Dismiss Notice
Join Physics Forums Today!
The friendliest, high quality science and math community on the planet! Everyone who loves science is here!

Homework Help: Cross Product application problem

  1. Mar 15, 2012 #1
    Calculating magnitude and direction of an magnetic force on an electron

    1. The problem statement, all variables and given/known data

    Okay so the question says that the magnetic force (Vector)FM on a particle which is in a magnetic field is found by (Vector)FM = Vector I x Vector B.

    Vector I = charge multiplied by the velocity of a charged particle
    Vector B= the strength of the magnetic field (Measured in Tesla(T) ).

    An electron accelerated from REST to the RIGHT, in a horizontal directed electric field.
    The electron then leaves the electric field at a speed of 4.0 x 10^6, entering the magnetic field of magnitude 0.20 Tesla that is directed into the screen.

    From the given information calculate the magnitude and direction of the magnetic force on the electron given that the charge on an electron is q= 1.6 x 10^-19.

    2. Relevant equations

    All right, since we have to solve this in the cross product method i'm quite lost.
    I take it we want to end up with something like this: (ax, ay, az) and b = (bx, by, bz)
    giving us a x b = = (aybz − azby , azbx − axbz , axby − aybx)

    3. The attempt at a solution

    So far i analyzed that

    Vector I = charge of an electron (q = 1.6 x 10^-19) x velocity of a charged particle (4.06 x 10^6) (Since it says electron accelerates from rest to the right horizontally, i assume vector I is the x component?)

    and for

    Vector B = strength of the magnetic field in Tesla (0.20 T). (And since it says its directed into the screen, i assume its the z component? Right?)

    So now we have

    Vector I = 1.6x10^-19(4.0 x 10^6) = 6.4 x 10^-13
    Vector B = 0.20

    |6.4x10^-13| x |0.20| sin 90 = 1.28 x 10^-13

    So the magnitude is 1.28 x 10^-13 and the direction is in the y axis?
    I defenitley think i hugely messed up somewhere, please help
    Last edited: Mar 15, 2012
  2. jcsd
  3. Mar 15, 2012 #2


    User Avatar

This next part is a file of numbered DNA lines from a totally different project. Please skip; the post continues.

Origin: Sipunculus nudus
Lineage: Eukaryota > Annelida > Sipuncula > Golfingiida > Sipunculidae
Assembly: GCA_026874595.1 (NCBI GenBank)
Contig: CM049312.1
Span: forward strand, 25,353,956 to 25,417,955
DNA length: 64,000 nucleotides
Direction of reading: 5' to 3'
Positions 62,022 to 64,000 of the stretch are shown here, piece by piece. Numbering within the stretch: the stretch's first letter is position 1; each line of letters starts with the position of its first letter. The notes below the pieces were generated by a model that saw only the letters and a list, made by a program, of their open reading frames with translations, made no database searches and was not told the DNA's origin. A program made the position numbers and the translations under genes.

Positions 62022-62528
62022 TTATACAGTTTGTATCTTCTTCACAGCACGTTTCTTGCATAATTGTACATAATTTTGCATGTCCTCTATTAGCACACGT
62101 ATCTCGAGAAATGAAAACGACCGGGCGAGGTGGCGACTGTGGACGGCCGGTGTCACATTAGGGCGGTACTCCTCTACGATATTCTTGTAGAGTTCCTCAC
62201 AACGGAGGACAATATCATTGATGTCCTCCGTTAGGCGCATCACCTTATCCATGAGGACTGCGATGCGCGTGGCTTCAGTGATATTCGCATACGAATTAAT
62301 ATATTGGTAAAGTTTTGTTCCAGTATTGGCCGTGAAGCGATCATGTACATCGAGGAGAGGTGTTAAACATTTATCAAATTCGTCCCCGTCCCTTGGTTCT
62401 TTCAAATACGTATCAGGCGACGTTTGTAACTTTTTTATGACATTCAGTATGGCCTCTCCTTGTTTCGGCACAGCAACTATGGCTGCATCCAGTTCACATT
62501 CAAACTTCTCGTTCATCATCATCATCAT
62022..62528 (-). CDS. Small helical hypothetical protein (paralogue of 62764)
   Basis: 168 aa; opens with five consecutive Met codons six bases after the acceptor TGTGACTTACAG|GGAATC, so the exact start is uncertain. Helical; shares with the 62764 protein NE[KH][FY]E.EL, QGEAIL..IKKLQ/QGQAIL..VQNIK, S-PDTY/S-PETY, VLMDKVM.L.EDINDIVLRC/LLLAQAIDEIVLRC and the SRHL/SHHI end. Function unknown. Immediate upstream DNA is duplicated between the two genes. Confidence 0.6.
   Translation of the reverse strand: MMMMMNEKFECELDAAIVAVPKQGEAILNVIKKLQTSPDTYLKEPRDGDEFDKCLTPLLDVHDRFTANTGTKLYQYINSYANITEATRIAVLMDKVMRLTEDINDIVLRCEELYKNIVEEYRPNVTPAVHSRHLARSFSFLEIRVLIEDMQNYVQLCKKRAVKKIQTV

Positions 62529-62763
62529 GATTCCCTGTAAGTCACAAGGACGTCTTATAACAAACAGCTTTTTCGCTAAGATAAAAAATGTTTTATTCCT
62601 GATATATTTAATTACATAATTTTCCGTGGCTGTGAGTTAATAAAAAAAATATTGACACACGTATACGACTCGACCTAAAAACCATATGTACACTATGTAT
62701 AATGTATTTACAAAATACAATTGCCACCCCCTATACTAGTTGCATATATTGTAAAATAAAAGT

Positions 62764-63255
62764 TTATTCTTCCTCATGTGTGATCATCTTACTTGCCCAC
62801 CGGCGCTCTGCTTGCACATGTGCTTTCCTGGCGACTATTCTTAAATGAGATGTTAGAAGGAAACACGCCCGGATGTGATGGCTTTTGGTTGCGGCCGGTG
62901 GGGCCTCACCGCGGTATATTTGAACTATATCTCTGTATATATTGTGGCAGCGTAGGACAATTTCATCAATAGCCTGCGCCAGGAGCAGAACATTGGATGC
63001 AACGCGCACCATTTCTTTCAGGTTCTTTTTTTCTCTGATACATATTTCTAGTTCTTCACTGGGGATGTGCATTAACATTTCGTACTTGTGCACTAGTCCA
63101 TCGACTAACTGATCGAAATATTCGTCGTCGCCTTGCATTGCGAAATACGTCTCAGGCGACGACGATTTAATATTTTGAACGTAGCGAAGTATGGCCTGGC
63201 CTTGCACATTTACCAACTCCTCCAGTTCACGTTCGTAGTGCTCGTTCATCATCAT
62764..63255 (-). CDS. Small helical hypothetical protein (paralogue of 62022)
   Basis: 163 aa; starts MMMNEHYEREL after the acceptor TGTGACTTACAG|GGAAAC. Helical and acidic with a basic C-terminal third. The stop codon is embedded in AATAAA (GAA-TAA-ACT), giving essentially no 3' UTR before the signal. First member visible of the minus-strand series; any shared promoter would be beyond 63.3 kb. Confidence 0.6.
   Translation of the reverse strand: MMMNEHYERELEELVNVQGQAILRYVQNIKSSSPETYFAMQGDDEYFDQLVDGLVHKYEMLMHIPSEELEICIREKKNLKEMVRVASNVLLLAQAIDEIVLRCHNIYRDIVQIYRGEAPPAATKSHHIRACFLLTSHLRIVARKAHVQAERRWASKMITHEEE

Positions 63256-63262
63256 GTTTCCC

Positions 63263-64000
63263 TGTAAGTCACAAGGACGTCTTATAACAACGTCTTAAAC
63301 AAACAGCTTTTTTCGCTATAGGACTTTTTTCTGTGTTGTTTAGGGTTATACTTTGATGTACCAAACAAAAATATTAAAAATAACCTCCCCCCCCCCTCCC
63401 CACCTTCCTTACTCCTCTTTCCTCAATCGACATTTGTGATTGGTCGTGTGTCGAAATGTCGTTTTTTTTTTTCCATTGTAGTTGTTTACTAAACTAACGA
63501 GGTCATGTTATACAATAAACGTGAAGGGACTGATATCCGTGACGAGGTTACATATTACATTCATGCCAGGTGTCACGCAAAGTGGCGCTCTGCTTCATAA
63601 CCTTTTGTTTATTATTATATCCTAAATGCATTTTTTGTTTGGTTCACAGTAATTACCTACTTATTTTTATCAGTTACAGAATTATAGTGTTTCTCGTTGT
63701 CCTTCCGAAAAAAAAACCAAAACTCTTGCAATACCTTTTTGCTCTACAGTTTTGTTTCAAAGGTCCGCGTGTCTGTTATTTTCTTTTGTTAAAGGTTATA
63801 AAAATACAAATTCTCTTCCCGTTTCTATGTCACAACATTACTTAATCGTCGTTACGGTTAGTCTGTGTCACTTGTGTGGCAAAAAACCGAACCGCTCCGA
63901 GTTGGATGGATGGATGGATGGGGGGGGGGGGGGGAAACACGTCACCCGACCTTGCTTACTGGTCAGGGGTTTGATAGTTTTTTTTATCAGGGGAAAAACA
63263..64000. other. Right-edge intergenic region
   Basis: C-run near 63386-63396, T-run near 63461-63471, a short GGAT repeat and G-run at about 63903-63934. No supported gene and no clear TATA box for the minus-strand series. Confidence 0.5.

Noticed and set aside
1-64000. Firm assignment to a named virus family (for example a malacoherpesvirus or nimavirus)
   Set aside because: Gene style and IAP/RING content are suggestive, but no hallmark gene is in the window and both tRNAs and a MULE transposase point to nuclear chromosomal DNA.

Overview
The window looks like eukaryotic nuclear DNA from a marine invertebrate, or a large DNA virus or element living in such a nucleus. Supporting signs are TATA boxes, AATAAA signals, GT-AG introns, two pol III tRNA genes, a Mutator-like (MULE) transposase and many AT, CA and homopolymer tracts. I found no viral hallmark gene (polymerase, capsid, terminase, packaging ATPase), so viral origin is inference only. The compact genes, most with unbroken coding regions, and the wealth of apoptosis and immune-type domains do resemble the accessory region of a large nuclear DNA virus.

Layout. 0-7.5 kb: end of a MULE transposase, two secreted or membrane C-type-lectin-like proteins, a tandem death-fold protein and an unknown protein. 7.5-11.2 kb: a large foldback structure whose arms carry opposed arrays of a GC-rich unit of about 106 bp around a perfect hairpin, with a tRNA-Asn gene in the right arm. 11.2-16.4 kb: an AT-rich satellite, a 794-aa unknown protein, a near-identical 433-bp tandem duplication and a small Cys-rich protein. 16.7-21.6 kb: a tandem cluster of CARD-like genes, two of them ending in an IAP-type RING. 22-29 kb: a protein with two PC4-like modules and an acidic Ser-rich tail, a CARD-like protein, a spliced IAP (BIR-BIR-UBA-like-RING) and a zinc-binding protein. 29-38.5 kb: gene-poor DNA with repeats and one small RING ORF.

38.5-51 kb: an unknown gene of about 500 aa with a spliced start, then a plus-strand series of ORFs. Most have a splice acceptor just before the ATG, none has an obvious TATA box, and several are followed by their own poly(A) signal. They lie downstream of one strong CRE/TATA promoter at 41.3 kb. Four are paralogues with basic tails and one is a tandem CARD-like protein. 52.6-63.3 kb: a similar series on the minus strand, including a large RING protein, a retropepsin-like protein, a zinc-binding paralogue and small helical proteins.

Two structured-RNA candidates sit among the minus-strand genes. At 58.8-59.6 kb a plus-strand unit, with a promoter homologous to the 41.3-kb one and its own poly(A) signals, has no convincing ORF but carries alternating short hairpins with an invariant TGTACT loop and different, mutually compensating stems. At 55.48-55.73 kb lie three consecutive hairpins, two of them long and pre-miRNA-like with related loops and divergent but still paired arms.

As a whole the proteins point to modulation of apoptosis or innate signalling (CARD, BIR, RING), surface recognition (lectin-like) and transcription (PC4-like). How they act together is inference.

Staff: Mentor

    Your calculations look fine to me. But you should take care when dealing with vectors and vector components to make sure that you specify directions completely. "in the y-axis" doesn't indicate if the direction is towards +y or -y. You should be able to write each vector in component form: ## x \hat{i} + y \hat{j} + z \hat{k}## .
  4. Mar 15, 2012 #3
    I very much appreciate your reply, but since my answer is a positive value would it be correct in saying its towards the +y?

    So i would do
    |Vector Ix| = |vector I|cos 90°

    6.4x10^-13 cos 90

    0.20 cos 90


    Sorry im confused?
  5. Mar 15, 2012 #4


    User Avatar

    Staff: Mentor

    The sign of the result should depend upon your initial choice of axes, how the given values "lie" in that frame of reference, and any operations performed on those values. It's helpful to specify the coordinate system at the beginning and state the given values in terms of those coordinates. So for example, you might state that the +x-axis is chosen to coincide with the electron's direction of motion, and that the +z-axis is into the screen. The magnetic field is parallel to the z-axis and is directed towards +z. Or more concisely you could write:

    Let: ##\vec{v} = 4.0x10^6 \hat{i}~m/s~~~~~and~~~~~ \vec{B} = 0.20 \hat{k}~T ##
    If the result happened to have some odd direction that didn't coincide with any of the axes then you might want to write out the vector in ijk form. But if it coincides with an axis then it would be sufficient to specify which axis and which direction along that axis. For example, 1.28x10-13 N in the direction of the +y-axis.
  6. Mar 16, 2012 #5
    Thank you very very much, it helped a lot! The right hand rule could also be applied in this question!
    Kudos man!
Share this great discussion with others via Reddit, Google+, Twitter, or Facebook